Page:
Almost sixty years ago, on 26 September 1960, the nature of political campaigning changed forever.
It was the night of the first ever live televised US Presidential debate, between John F. Kennedy and Richard Nixon. It has gone down in history as the moment that voters could look their candidates in the eye for the first time, bringing a whole new dynamic to political campaigning.
First impressions count, and the ‘young’ (by the standards of the time) 43-year-old Kennedy looked the picture of health with a beaming smile, tan, and a sharp suit.
In contrast, Nixon looked pale and unconvincing. His suit was ill-fitting and his makeup was bad. Whereas Kennedy glowed, Nixon faded into the background. It didn’t bode well for the rest of his career.
Last night was the first of Ireland’s GE2020 leaders’ debates between incumbent Taoiseach and Fine Gael Leader Leo Varadkar and Fianna Fáil leader Micheál Martin.
With the 41-year-old Varadkar squaring up to the 59-year-old Martin, the contrast was in no way as stark as the one that separated Kennedy and Nixon, but in terms of messaging, approach, and tone, the differences were certainly more evident.
From the outset, both leaders had opposing agendas and objectives for the debate.
It was clear that Varadkar wanted to knock on the head a couple of perceptions, fair or not, which have grown since the launch of the campaign.
Key among them is the accusation that he personally doesn’t “understand” or “get” real people and, worse still, that he lacks compassion. Unsurprisingly, then, Varadkar’s buzzword of the evening was “empathy”.
“I know they say it about me that I lack empathy,” he said. “But maybe I don’t put it into words properly that I care, but I do.”
It was the first of many similar such references where the Taoiseach strove to display a more “human” side, one with greater humility and emotion. The Taoiseach also uttered many expressions of regret on a variety of key issues, like people being treated on trolleys and the homeless.
The “humble and caring Varadkar” was a smart and necessary tactic to bring to his campaign, but it certainly didn’t mean an abandonment of the more “confident and assured Varadkar”.
He was still strong and forceful on many of the central issues. He said that his party had only really had two to three years of economic uplift to improve public services, but he committed to continuing the work if returned to power for another five years.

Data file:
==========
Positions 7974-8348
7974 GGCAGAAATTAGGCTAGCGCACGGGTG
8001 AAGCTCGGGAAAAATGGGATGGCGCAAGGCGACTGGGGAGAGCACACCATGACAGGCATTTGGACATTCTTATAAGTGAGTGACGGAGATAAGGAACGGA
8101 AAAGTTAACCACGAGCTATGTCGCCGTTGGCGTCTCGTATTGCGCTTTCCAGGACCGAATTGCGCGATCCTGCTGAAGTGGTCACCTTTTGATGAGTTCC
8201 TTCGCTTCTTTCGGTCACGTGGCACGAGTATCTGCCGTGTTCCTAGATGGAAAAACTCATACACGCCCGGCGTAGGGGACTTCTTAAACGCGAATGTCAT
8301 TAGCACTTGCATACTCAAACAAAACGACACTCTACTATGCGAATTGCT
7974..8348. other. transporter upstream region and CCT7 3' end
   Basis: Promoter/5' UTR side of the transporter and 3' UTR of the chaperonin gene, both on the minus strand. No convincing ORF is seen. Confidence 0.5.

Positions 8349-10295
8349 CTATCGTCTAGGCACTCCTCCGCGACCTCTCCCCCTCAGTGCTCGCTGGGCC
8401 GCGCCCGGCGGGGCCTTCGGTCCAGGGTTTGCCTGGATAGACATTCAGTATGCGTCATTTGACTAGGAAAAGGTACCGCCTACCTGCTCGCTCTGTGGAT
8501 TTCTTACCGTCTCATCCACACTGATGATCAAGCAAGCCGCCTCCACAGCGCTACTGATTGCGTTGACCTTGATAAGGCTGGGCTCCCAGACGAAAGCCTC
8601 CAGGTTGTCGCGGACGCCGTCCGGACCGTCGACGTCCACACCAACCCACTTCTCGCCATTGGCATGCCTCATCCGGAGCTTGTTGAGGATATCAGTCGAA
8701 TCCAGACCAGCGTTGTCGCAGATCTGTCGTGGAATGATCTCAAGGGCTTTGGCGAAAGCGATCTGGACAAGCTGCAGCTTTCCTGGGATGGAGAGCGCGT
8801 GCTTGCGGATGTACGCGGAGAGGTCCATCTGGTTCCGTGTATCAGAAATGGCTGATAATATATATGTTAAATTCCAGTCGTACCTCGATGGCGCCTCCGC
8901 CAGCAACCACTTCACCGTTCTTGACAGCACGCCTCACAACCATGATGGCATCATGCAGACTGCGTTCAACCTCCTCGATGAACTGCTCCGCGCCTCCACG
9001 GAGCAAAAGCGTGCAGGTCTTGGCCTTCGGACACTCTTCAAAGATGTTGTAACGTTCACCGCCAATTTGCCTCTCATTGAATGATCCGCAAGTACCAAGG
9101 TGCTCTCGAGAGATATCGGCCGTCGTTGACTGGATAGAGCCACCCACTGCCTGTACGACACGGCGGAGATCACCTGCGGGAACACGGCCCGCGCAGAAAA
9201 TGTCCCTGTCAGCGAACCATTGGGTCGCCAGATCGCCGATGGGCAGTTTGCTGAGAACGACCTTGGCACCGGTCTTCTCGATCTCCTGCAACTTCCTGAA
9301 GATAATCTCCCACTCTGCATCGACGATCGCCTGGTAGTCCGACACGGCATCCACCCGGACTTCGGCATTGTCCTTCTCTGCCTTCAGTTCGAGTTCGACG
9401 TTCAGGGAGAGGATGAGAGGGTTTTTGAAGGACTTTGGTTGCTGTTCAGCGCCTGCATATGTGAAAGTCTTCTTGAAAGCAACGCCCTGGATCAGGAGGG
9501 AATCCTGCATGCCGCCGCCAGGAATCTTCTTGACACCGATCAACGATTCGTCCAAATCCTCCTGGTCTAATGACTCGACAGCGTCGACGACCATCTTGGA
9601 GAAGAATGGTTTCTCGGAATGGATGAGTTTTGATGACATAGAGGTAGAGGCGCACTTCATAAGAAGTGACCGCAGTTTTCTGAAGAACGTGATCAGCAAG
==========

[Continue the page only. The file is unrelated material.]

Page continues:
The old Fianna Fáil phrase of “a lot done, a lot more to do” hovered in the room even if it wasn’t explicitly stated.
In addition, Varadkar also frequently raised the Fianna Fáil boogeyman of “boom and bust” cycles, a not-so-subtle reminder to voters that just a decade ago the country was in economic meltdown.
Martin on the attack
Fianna Fáil leader Micheál Martin adopted a more aggressive strategy.
He concentrated on highlighting the broken or unfulfilled promises of the current Fine Gael-led government: a trolley crisis, homelessness, the housing failure, and new wave of violent crime. His criticisms were focused on the here and now rather than the past.
The message from Martin was clear: Fine Gael asking for a further chance from the electorate to right these wrongs is an ask too far.
He repeatedly made the point that “people want a change of government”, appealing to those wavering on giving Fine Gael that second chance. Martin knows, too, that this desire for change loomed large in a recent opinion poll.
But while he held his own throughout much of the debate and survived with his reputation and credibility more than intact, he failed to land any mortal blows on his opponent.
Ironically, one of the biggest talking points of night was Varadkar’s prolonged pause in answering the question as to whether he had ever tried illegal drugs.
It wasn’t quite an Italia ’90 Bonner vs. Timofte “a nation holds its breath” moment, but it was still sufficiently anxiety-inducing to make a Twitter audience will the Taoiseach on to get the answer out.
(And if you’re wondering, yes, he has, but not since holding elected office!)
All-in-all, it was was a largely even and balanced first leaders’ debate with neither leader pulling noticeably ahead. In this writer’s view, Varadkar shaded the debate, but only just.
Last night might have given the public an edited, more concise version of the wider daily campaign messages, but it’s doubtful that it was persuasive enough to sway significant number of voters to support to one leader over another.
This political campaign remains close.
About the author
Amanda is Director of Policy and Campaigns at 360. She develops comms plans that are underpinned by strategic and policy considerations and achieve meaningful change. Her greatest strength is her ability to speed read, honed by many years of scanning newspapers for client coverage.